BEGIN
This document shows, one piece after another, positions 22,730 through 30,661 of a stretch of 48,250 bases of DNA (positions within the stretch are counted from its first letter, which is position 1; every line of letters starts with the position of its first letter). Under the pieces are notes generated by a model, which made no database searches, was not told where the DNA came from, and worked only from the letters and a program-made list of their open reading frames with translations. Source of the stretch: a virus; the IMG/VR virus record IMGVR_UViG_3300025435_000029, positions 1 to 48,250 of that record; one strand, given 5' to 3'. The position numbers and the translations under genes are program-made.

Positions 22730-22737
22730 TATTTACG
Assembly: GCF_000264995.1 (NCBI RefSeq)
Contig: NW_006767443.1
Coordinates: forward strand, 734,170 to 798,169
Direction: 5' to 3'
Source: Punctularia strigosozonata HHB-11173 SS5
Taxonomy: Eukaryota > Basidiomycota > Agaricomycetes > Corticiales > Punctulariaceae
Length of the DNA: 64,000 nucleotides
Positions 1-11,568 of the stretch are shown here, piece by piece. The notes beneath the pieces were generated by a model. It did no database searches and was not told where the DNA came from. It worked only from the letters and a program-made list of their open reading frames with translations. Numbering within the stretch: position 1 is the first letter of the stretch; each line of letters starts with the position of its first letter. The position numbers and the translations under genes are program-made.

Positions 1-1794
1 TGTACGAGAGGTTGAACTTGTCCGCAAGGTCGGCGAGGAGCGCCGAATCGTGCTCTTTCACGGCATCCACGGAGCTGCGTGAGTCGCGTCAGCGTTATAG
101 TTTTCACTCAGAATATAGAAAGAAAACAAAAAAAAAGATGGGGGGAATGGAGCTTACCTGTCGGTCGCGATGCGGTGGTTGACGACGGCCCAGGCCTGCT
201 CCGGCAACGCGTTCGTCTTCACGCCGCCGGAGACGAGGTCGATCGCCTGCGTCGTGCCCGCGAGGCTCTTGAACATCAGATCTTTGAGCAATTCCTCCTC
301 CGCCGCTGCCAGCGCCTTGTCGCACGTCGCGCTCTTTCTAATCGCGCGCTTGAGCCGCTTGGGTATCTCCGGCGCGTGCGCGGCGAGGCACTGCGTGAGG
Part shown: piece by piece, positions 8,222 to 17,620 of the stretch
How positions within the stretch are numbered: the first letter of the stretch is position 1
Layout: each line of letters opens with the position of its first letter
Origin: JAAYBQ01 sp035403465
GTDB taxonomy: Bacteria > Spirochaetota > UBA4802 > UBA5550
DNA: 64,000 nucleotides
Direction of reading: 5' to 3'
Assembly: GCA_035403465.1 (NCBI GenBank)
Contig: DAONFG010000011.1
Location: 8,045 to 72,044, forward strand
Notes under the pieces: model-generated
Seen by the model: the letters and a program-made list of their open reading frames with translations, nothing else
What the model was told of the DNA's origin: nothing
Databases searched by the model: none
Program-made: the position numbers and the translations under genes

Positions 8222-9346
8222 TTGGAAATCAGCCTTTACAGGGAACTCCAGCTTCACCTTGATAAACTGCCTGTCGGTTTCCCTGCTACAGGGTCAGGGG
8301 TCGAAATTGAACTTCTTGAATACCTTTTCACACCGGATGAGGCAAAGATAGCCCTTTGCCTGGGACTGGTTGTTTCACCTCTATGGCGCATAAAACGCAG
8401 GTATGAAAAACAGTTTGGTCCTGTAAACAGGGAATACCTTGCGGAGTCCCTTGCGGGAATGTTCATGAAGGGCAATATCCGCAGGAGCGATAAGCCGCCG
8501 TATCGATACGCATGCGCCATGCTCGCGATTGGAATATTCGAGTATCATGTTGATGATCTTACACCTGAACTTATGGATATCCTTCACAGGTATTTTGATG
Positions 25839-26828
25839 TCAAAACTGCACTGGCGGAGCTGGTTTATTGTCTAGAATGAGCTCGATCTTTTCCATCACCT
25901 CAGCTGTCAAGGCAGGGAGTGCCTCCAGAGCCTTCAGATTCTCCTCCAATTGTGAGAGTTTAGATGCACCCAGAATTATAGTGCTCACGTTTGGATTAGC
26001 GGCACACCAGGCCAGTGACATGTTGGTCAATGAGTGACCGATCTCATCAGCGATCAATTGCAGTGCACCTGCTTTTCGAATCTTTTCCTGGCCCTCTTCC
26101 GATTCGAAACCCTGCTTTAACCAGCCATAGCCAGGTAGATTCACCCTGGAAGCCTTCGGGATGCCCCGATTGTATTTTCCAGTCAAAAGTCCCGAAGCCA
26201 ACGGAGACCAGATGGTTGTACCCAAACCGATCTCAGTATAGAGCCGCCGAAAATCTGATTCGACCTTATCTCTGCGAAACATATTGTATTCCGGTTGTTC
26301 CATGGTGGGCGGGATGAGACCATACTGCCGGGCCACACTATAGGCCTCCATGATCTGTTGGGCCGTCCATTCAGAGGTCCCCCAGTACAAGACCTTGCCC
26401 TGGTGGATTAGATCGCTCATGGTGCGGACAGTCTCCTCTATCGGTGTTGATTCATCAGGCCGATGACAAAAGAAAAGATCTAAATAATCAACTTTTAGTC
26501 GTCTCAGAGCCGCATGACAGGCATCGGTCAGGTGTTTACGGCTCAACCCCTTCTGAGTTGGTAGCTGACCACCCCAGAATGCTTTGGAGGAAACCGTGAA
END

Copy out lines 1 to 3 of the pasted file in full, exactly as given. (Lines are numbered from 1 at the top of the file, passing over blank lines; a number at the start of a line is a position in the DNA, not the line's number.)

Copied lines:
This document shows, one piece after another, positions 22,730 through 30,661 of a stretch of 48,250 bases of DNA (positions within the stretch are counted from its first letter, which is position 1; every line of letters starts with the position of its first letter). Under the pieces are notes generated by a model, which made no database searches, was not told where the DNA came from, and worked only from the letters and a program-made list of their open reading frames with translations. Source of the stretch: a virus; the IMG/VR virus record IMGVR_UViG_3300025435_000029, positions 1 to 48,250 of that record; one strand, given 5' to 3'. The position numbers and the translations under genes are program-made.

Positions 22730-22737
22730 TATTTACG